It was shortly after three in the morning. I recall the time because I had jus’ wrapped up my newscast for the top of the hour.
As I stood at the coffee maker, pouring the hot liquid into my cup, I was looking out the window in front of me. I looked down as I felt my mug was full and when I looked back up — I got the crap scared out of me.
In the time I looked down then back up — a homeless man had approached the window and had his face pressed against the glass doing his best to see inside the building. He must have seen me as I jumped — or perhaps he heard me scream — because he jerked away from the window and disappeared into the darkness.
It took me 10 minutes to clean up the coffee I had splashed thought-out the break room and another two or three minutes to pick up the broken remains of my cup — and the rest of the morning to gather my nerves.
For as long as I could recall Dad carried a black attaché case to work. He took it to work and on temporary-duty assignments as well.
At the time I never once thought to think about what might be in it. Now that he’s gone, I find myself extremely curious, though I know there is no way of ever finding out.
What brings this about is the fact that a few months after Dad was laid to rest, my step-mom Jere’, gave me the attaché. There was nothing in it other than a few scraps of paper which included a couple of phone numbers and an address or two.
I brought it home and put all of his service papers in it and stored it away.
Without putting much thought into it, I found the case one day and pulled those service papers out and filed them in a safe-deposit box. I didn’t even recall at the time it was Dad’s old attaché.
It’s said that the memory is one of the first things to go.
Currently, I’m using it for work. In it, I carry my daily journal, various ideas for articles and stories I’d like to write, a pocket-copy of the U.S. Constitution, my time-card, a pencil and pen, my cell-phone, a small digital camera and at times my lunch.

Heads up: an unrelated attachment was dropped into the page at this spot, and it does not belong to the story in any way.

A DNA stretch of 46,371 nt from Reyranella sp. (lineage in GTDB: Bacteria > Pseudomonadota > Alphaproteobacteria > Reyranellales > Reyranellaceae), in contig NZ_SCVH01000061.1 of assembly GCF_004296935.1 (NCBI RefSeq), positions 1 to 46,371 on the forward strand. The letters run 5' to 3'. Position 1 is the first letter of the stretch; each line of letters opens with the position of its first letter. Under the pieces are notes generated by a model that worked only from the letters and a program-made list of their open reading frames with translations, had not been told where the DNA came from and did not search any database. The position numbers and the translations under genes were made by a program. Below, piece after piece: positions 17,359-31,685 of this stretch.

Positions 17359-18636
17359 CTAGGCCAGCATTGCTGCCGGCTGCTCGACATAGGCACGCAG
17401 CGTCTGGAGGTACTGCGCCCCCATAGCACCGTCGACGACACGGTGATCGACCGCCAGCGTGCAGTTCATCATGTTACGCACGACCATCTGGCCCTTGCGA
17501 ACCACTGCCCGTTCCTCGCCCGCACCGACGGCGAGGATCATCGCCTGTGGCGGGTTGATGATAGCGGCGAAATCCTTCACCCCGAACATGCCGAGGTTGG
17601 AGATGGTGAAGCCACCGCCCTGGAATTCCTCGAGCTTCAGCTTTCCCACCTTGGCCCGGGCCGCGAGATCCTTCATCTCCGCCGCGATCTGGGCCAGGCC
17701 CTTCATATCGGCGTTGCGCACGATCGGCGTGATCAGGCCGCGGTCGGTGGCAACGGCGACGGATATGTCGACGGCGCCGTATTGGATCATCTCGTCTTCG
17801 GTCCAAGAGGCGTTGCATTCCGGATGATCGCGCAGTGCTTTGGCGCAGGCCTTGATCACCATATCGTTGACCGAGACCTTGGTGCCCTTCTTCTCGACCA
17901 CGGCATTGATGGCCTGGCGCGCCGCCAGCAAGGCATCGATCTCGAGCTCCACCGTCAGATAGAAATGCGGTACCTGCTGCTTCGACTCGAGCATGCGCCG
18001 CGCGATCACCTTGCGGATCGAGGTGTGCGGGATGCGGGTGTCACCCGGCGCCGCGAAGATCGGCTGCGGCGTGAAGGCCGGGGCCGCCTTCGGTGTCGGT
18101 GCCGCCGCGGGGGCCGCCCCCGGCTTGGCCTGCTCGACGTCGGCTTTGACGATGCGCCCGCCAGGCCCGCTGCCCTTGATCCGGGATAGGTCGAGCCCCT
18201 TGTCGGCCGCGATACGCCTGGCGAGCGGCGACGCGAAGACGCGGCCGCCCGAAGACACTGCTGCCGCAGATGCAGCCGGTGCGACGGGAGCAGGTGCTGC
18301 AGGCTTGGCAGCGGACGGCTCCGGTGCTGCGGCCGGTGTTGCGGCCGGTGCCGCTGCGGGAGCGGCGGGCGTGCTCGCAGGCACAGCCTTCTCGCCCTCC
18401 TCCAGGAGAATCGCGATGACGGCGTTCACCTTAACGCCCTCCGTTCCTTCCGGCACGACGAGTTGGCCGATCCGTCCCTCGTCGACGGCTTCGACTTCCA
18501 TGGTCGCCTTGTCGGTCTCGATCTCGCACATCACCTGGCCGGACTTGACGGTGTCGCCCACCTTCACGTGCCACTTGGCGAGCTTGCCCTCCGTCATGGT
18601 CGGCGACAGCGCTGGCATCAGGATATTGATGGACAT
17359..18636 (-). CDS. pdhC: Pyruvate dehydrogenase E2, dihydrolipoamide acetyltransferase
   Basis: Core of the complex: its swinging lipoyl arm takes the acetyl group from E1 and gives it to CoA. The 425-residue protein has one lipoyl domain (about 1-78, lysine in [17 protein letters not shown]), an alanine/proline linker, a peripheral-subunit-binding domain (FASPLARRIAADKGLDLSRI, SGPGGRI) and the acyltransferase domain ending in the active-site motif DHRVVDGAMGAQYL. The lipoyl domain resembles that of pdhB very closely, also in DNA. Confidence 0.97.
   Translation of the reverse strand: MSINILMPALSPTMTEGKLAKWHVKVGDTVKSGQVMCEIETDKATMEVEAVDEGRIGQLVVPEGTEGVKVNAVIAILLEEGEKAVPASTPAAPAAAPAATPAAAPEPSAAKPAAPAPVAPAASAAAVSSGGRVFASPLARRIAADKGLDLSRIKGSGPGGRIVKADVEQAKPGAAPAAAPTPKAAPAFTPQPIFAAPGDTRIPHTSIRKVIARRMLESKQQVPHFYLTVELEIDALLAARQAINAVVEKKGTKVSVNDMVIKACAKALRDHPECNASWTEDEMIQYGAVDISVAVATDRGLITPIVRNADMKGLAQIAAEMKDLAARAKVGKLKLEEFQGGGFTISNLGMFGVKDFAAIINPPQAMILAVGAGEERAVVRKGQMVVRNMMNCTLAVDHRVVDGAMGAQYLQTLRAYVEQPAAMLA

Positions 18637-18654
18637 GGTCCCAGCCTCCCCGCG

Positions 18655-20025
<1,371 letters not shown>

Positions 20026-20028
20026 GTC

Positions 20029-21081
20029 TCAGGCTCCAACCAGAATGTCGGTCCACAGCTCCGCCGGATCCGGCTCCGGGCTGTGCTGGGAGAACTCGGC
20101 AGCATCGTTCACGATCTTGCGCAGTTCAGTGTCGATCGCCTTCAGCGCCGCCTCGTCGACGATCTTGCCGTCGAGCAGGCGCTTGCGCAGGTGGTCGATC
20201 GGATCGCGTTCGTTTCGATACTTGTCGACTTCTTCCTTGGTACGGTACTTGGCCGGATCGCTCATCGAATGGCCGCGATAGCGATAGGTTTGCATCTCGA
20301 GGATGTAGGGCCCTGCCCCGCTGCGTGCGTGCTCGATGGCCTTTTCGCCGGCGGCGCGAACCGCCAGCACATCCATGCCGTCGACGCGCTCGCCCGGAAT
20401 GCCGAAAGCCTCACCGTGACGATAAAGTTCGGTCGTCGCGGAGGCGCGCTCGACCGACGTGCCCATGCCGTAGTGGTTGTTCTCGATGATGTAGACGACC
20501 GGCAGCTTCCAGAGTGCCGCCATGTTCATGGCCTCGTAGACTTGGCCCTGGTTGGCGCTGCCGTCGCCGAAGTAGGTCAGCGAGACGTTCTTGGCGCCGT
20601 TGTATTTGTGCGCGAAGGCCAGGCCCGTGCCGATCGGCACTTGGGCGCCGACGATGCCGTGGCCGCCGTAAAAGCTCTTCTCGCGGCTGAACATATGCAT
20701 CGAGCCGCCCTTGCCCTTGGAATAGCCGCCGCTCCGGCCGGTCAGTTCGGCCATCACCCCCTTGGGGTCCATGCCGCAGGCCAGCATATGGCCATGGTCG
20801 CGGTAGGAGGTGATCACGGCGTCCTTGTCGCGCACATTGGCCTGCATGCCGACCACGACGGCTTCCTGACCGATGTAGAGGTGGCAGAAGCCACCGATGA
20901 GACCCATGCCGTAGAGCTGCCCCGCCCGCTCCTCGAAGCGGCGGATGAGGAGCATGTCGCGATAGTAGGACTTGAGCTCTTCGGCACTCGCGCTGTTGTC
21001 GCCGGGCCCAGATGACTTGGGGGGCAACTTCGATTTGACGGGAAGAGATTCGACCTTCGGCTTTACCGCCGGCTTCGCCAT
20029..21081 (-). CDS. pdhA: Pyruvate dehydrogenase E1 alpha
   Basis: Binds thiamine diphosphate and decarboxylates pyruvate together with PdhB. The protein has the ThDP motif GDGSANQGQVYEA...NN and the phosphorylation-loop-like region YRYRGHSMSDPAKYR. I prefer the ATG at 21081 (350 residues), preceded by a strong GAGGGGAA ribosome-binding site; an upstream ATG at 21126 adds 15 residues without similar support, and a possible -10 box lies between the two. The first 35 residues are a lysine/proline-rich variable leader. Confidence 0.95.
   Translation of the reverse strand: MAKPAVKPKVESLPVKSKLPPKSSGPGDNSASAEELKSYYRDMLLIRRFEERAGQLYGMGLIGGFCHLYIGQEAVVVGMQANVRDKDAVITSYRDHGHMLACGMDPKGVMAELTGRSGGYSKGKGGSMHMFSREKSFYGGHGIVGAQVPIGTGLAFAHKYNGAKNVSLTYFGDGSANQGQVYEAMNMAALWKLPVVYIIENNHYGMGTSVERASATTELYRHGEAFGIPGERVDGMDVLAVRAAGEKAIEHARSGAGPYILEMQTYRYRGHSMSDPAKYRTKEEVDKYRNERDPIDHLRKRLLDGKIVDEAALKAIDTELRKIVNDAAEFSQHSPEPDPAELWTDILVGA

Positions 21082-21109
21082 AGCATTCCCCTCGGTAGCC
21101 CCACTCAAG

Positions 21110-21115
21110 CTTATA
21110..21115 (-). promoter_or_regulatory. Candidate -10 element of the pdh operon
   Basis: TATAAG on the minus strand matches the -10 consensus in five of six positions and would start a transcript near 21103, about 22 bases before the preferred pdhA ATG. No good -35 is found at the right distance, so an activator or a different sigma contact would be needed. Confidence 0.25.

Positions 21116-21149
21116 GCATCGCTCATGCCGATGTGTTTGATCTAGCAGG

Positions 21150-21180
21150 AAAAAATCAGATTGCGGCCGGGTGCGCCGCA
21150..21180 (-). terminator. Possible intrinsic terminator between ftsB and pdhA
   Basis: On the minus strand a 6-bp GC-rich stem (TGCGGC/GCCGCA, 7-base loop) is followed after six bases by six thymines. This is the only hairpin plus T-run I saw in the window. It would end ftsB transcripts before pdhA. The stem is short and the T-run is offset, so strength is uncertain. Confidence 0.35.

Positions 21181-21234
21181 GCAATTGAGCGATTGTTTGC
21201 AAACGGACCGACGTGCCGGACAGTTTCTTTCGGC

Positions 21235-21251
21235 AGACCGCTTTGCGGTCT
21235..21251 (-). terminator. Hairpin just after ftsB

I think it’s in pretty good shape for the age that it is.
Along with KNSS being sold, the stations call letter were changed to KBUL. This was followed by a change in the station’s logo from a bull’s head in a circle to a larger than life bull-character wearing a Hawaiian-print shirt.
Through an on air contest, the new character was named, “Bull-dacious.”
That changed a few years back to the same bull-character wearing a yellow Hawaiian-print shirt. He was also sporting the same pair of sunglasses around his neck.
The character’s name changed too, as he’s now known as “Incredi-Bull.”
Jus’ recently I pulled into the station’s parking lot to find the old logo has undergone yet another change. The bull-character is now sporting a Marine Corps-style desert camouflage utility blouse, called MARPAT, which is short for Marine Pattern.
I think the character’s name ought to be changed to something like Gunny Indestructa-Bull or perhaps Gunny Bull-istic.
Generally people do their spring cleaning in spring. This year much of northern Nevada and eastern California didn’t get a spring – instead going from cold weather and snow into hot temperatures.
Needless to say – I got a late start on my cleaning. Along with spring cleaning, I also like to take the time to use the same period for personal cleaning.
By personal cleaning, I mean examining my life. I usually find things out about myself that I had never taken the time to consider when I’m in one of these reflective states.